“Urban Transport Planning” amps up on the ambiguity as more and more character motives start to interweave into a more unsettling conflict of interest—the most disconcerting of these must be the ones between Oleg, Stan and Philip. As we know, Philip is being courted by Oleg to forfend his wife’s current mission. Oleg, however, is being seduced by the FBI’s Stan, a friend and neighbor of Philip’s, into seeking a political alliance. The polygon conflict formulates exactly what The Americans sixth and final season seems to be pushing in front of us, that the lines between friend and foe and ally and enemy are tenuous, indefinable and unknowable.
Elizabeth—barely recovering from her disastrous Rennhull meetup—keeps Paige alert with some tough love, while also keeping her close with Russian cuisine. A great moment, shared between Elizabeth, Paige and Soviet contact Claudia, involves making Russian stew. The moment processes into less comforting territory when Elizabeth brings Philip some leftovers. He, like Elizabeth, compliments the smell. Philip, however, can’t eat the food because he’s already stuffed with Chinese takeout. A moment of small conversation becomes a scene of ultimate clarity. Philip, entrenched in his American identity, is no longer fulfilled by Elizabeth’s nostalgic sentiments of Soviet heritage—especially when Russia’s capitalistic future is so much clearer to him.
Elizabeth, herself unable (or refusing) to see the momentous changes happening in the Soviet Union, resembles a helmsman attempting to steer a sinking ship. The showrunners of The Americans, however, aren’t merely fatalists illustrating Elizabeth as a Soviet-loyalist drowning in patriotic fanaticism, but a dedicated woman trying to strengthen ideals being perverted by pragmatism.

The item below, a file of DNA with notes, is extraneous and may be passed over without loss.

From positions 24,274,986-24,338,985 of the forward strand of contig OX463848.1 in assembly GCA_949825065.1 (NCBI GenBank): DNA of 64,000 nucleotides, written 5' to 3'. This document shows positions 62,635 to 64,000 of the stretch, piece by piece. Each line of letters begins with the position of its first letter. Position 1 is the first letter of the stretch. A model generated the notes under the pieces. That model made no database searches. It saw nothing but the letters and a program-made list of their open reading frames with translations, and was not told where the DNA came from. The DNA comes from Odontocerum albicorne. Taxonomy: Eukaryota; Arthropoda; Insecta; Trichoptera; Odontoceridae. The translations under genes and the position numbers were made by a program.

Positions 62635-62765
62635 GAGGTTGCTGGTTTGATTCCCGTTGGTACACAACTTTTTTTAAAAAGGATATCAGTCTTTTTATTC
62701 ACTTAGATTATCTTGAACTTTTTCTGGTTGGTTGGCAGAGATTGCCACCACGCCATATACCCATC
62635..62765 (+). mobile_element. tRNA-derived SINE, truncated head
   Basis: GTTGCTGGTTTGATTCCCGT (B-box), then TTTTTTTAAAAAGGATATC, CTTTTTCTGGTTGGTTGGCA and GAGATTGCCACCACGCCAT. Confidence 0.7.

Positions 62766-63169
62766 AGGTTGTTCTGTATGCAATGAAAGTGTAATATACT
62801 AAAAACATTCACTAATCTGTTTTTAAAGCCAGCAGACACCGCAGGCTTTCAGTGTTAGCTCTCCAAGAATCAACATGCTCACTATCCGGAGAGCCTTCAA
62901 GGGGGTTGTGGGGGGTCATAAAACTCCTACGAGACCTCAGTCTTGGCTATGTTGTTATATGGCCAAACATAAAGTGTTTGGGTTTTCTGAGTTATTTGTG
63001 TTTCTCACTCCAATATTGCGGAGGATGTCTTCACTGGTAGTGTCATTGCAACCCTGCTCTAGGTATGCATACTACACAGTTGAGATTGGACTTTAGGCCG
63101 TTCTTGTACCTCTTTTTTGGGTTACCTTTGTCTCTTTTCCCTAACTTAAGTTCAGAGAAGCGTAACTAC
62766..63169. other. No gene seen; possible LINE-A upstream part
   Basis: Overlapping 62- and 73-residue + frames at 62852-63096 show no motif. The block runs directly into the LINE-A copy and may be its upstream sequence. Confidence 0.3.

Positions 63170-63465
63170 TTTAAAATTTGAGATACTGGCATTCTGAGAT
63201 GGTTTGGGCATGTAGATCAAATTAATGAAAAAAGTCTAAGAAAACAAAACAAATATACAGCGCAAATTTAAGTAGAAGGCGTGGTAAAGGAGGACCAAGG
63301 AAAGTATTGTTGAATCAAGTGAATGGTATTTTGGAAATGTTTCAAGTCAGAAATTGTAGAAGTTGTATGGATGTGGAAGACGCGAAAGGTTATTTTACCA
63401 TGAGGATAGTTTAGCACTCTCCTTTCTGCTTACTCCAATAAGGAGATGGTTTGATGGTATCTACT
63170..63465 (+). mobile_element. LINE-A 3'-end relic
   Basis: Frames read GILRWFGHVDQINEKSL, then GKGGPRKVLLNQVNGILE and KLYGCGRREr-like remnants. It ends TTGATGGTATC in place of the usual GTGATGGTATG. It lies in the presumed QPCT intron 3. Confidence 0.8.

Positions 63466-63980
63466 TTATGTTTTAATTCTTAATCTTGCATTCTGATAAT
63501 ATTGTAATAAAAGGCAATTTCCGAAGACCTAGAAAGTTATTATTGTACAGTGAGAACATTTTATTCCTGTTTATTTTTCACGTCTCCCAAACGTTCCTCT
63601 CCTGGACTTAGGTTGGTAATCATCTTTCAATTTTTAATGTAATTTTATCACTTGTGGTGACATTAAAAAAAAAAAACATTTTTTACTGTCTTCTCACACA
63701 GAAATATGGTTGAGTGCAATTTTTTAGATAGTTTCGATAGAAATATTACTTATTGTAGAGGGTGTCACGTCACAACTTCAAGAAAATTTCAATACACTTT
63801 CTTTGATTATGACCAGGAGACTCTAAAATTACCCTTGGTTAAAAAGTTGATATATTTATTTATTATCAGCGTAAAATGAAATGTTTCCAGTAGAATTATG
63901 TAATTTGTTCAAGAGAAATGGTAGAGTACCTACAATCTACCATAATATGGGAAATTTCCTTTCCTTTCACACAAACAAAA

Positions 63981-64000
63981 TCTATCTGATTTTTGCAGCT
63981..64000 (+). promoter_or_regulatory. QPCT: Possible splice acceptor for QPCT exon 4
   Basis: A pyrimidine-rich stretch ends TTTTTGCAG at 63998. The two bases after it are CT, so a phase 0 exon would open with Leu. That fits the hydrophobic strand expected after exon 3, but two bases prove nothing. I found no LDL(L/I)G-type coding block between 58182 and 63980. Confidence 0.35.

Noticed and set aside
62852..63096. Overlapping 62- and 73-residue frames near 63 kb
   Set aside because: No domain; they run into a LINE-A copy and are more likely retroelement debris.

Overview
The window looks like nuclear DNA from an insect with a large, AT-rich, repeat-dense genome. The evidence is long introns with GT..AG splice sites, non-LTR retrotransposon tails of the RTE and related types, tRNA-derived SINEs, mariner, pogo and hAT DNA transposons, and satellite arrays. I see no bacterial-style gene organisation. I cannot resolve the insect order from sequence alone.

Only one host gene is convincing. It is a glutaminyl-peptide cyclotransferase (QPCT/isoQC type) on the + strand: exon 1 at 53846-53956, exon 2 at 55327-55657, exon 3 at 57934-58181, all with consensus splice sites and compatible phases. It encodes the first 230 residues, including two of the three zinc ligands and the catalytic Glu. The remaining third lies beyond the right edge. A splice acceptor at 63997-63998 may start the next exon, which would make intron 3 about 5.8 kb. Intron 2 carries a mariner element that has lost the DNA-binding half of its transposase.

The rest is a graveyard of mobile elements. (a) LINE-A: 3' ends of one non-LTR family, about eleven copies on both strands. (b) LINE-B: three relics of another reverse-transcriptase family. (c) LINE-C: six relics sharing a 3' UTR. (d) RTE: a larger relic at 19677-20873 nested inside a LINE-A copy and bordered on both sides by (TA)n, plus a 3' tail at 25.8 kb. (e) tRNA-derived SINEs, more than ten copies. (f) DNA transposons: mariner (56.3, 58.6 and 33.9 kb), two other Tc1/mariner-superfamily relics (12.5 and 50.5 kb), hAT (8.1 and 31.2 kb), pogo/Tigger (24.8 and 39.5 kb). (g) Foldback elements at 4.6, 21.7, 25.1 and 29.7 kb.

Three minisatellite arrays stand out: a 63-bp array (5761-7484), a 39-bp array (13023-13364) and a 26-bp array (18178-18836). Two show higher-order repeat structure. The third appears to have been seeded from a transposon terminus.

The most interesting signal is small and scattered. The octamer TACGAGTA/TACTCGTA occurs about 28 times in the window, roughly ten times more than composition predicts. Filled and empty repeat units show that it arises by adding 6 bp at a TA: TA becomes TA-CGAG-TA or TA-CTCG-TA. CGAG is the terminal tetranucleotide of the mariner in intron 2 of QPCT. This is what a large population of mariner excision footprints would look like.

The third episode, while omitting the espionage high-wire acts, keeps the conflicts numerous and tensions high. It does, however, suffer from the occasional wheel-spinning. This season’s obvious portents, Philip and Elizabeth’s growing discord and Oleg’s dwindling sense of alliance, are ideas well-tackled in the previous two episodes and only seem to be stretched rather than further explored here. We do, however, get the occasional standout bits. A personal favorite of mine is when Philip, inside his travel agency, give his employees a sales pep talk that would put most salesmen to shame.
Elizabeth, on the other hand, seems to be mostly redundant, her nearsightedness and the implications behind her refusal to accept the changing world are growing more and more obvious (and less interesting); this is spelled out more clearly in the episode’s final moments as she kills an innocent, a murder that the series’ has become so familiar with one can’t help but feel the staleness of its impact—especially when the previous episode ended on a far, far more effective act of senseless murder. It doesn’t help that the scene is underscored by a hideous misuse of Leonard Cohen’s “Dance Me to the End of Love.”
Philip, on the other hand, seems to have made a complete transformation as a character: from his cold, sterile Soviet persona to a wholesome family man. He’s no longer playing a part, but embodying a fully formed personality shaped by consumerism and capitalism. If the third episode excelled at anything, it was convincing us that Philip and his understanding of human relationships, along with his pragmatic sensibility, his arching sense of morality, were sorely missed in the second episode.
The sixth season, in general, seems to be missing the series’ domestic exploration (The Americans’ strong point) with the family unit now broken up. In the previous season, it was reformulated as a spy game between Elizabeth, Philip and their “adopted” Vietnamese son. The results were startling, unsettling and were even granted touches of satire. Here, its relegated as background noise. Paige has her moments but barely emerges from the story as a fully defined character. Henry seems to have been almost completely written out of the main story. Elizabeth and Philip manage to make developments on their own, even interweaving in interesting ways, but episode three shows there is only so much you can build up toward something before the drama suffers.